Blood Meridian is one of my favorite of his as well and his best IMO.

Gabriel Garcia Marquez is probably my favorite living author. I think 100 Years is his best, but he has so many other works that are on level with that, Autumn of the Patriarch being the most significant.

Haruki Murakami is another great modern writer - his novels have a way of pulling me in and not letting me put them down until I finish them. The Wind Up Bird Chronicle is my favorites of his, simply because the breadth and scope of the novel is so huge and well realized.

I like Umberto Eco a lot also, although some of his novels are a little too esoteric for me. The Name of the Rose is absolutely brilliant though and works on so many different levels.

Margaret Atwood is another great modern writer. Her wit and passion in her books is exceptional and she really makes you empathize with her characters. The Handmaid's Tale and The Blind Assassin are my two favorites of hers.

In reply to an earlier post on Dec 3, 2008, 9:37:04 PM PST
John Crowley -- Little, Big; The Aegypt Cycle, Lord Byron's Novel...etc.

Thomas Pynchon

Gabriel Garcia Marquez

I think Chris Adrian has the potential to be really great and he's one of my favorites at the moment.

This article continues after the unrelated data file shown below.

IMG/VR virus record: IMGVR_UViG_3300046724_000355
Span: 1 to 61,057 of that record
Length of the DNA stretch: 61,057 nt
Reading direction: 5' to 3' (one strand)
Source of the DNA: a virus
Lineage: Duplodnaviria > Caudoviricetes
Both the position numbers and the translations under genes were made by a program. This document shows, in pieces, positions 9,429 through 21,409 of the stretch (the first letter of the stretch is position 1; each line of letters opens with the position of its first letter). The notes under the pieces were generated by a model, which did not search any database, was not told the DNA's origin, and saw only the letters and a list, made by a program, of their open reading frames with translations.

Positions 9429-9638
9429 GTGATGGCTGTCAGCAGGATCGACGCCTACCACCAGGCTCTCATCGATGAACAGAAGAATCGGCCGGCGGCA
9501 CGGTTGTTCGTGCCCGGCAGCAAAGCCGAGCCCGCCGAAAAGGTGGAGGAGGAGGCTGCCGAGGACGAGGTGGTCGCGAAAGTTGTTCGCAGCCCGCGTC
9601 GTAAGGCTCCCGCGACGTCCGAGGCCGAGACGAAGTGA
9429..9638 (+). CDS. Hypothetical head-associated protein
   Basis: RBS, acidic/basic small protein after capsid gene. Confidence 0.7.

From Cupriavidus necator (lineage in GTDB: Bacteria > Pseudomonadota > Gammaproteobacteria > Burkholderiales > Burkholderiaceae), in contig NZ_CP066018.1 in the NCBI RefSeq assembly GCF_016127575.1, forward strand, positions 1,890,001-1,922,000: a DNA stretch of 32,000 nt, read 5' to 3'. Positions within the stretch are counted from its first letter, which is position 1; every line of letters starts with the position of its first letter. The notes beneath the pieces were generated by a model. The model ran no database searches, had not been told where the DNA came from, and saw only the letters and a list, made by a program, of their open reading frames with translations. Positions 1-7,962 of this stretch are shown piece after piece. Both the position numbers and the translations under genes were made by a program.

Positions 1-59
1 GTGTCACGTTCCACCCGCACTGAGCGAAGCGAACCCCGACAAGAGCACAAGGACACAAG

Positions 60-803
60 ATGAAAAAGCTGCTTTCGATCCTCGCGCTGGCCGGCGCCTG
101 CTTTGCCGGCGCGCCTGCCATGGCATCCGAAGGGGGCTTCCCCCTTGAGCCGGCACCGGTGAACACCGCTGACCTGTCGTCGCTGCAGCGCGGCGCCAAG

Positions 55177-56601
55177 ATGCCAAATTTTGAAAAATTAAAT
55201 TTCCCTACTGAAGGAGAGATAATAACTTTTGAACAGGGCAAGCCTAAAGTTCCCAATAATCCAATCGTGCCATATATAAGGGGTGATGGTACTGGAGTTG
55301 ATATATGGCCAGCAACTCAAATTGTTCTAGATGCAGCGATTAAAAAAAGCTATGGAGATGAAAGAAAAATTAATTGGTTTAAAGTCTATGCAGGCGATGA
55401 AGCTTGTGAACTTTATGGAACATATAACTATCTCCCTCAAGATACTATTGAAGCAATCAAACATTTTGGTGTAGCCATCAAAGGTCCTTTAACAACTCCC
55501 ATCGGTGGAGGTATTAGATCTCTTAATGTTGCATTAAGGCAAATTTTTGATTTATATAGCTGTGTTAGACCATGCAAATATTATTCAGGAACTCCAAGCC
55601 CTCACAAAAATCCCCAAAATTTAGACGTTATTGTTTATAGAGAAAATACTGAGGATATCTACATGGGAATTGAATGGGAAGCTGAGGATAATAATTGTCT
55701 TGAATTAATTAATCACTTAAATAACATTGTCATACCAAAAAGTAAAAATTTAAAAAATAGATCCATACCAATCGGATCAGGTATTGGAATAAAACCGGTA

In reply to an earlier post on Dec 11, 2008, 1:13:56 AM PST
Paul Theroux (Mosquito Coast, Blinding Light, etc.)
Gabriel Garcia Marquez (Love in the Time of Cholera and The General In His Labyrinth are my favorites, but One Hundred Years of Solitude is most famous)
Gregory Maguire (Wicked, Mirrror Mirror, Confessions of an Ugly Stepsister)
Tom Stoppard (playwright -- Arcadia is my favorite)
Isabel Allende (House of the Spirits, Eva Luna)
Frank Conroy (Body and Soul and Stop-Time)

In reply to an earlier post on Dec 12, 2008, 12:23:55 PM PST
J. Rossano says:
Here's my great living 3:

Denis Johnson
Jose Saramango
Johnathan Lethem

In reply to an earlier post on Dec 17, 2008, 6:09:12 PM PST
C. Wyatt says:
McCarthy made the Ophah list, sure, but being in the company of Falkner, Morrison, and Tolstoy isn't a bad place to land. There is an interesting, if overblown, discussion on Amazon about The Road that debates its merits. One author even argues that if you don't find it to be genius, you just don't have the capacity to appreciate it. Both sides of that argument are well represented. At any rate, the discussion is an interesting read.

In reply to an earlier post on Jan 9, 2009, 6:59:08 AM PST